Researchers from Porsgrunn and Oslo, Norway, assessed patient tolerance and safety when using carbon dioxide (CO2) insufflation during colonoscopy.
A series of 240 patients, referred for a baseline colonoscopy due to findings in a flexible sigmoidoscopy screening trial, were enrolled in the study.
All were randomly assigned to the use of either air (n = 119) or CO2 (n = 121) insufflation during colonoscopy, over an 8-month period.
End tidal CO2 (ETCO2), a non-invasive parameter of arterial pCO2, was registered before, and repeatedly during and after the examination.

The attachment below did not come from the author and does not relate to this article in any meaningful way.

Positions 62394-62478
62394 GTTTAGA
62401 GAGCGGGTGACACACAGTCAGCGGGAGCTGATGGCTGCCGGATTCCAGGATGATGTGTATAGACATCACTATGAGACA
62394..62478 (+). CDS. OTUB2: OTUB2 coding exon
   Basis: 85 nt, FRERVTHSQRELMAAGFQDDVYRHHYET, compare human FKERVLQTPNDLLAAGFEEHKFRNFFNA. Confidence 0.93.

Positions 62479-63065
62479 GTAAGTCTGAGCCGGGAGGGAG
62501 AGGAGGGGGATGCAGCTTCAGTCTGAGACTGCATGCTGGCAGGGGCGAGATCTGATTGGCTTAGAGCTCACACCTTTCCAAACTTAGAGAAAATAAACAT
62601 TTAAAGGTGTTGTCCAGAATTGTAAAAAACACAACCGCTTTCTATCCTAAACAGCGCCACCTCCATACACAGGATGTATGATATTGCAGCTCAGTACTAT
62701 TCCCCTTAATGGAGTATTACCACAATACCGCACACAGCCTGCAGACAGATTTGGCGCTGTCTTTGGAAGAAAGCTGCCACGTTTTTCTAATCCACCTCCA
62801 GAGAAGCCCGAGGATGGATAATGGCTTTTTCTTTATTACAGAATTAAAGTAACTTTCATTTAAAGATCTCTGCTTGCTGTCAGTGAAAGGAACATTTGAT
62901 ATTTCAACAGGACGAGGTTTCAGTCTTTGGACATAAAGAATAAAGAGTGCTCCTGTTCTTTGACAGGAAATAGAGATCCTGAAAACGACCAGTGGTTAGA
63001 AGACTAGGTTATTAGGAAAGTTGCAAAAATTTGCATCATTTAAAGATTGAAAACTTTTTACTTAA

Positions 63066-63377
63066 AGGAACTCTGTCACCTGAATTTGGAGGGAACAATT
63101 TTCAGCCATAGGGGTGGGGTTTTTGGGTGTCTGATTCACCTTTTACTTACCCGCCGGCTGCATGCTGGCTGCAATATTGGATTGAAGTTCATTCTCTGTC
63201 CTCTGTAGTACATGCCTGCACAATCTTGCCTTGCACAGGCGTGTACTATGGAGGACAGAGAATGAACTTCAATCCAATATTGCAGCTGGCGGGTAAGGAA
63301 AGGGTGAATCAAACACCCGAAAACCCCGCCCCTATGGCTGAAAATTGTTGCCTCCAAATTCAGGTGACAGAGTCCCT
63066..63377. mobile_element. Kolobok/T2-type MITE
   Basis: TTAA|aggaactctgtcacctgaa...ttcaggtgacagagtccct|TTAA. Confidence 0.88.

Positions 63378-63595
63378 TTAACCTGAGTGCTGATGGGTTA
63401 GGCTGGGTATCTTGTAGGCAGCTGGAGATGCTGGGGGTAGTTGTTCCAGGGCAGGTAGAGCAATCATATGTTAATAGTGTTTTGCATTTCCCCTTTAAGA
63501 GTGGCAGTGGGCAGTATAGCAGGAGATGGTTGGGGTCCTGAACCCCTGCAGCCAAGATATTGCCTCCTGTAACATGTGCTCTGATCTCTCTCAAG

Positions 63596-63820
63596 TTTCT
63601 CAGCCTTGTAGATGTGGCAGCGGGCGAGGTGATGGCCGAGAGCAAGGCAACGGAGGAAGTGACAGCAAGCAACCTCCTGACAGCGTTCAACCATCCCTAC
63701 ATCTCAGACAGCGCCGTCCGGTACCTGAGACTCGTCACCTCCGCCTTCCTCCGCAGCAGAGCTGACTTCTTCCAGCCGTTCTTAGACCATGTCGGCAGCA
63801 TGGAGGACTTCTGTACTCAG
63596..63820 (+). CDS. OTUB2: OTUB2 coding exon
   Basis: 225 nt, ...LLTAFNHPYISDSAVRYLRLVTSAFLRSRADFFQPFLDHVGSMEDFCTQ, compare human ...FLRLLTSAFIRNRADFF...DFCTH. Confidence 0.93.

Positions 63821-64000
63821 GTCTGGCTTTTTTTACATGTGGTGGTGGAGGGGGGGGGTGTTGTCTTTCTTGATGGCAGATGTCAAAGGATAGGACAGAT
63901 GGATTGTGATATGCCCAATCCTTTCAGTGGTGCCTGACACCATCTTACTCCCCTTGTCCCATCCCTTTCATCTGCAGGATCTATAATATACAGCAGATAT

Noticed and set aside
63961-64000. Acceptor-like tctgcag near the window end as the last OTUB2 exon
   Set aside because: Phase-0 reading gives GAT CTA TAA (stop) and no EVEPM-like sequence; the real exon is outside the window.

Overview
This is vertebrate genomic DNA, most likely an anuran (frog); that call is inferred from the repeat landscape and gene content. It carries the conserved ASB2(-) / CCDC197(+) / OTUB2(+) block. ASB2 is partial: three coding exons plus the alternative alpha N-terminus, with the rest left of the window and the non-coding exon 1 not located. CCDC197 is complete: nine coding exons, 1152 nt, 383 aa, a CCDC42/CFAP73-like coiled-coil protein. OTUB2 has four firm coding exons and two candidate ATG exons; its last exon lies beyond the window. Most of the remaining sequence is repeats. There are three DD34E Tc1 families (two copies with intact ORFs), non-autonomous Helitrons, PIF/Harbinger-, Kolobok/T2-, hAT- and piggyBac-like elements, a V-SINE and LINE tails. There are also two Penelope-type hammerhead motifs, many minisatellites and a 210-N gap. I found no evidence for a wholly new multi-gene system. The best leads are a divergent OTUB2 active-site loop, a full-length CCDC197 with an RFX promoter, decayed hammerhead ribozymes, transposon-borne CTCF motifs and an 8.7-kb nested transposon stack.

The patient's experience of pain during and after the examination was registered using a visual analogue scale (VAS).
| Using CO2 insufflation did not raise arterial CO2 levels.
Sedation was not used routinely.
The groups were similar in age, sex, and cecal intubation rate.
No rise in ETCO2 was registered.
The authors found that the patients in the CO2 group reported significantly less pain than those in the air group.
Dr Michael Bretthauer, of the Norwegian Colorectal Cancer Prevention Center, Telemark Central Hospital, Porsgrunn, said on behalf of his colleagues, "This randomized study of unsedated patients shows that CO2 insufflation is safe during colonoscopy, with no rise in ETCO2 level.
"CO2 was found to be superior to air, in terms of pain experienced after the examination," he concluded.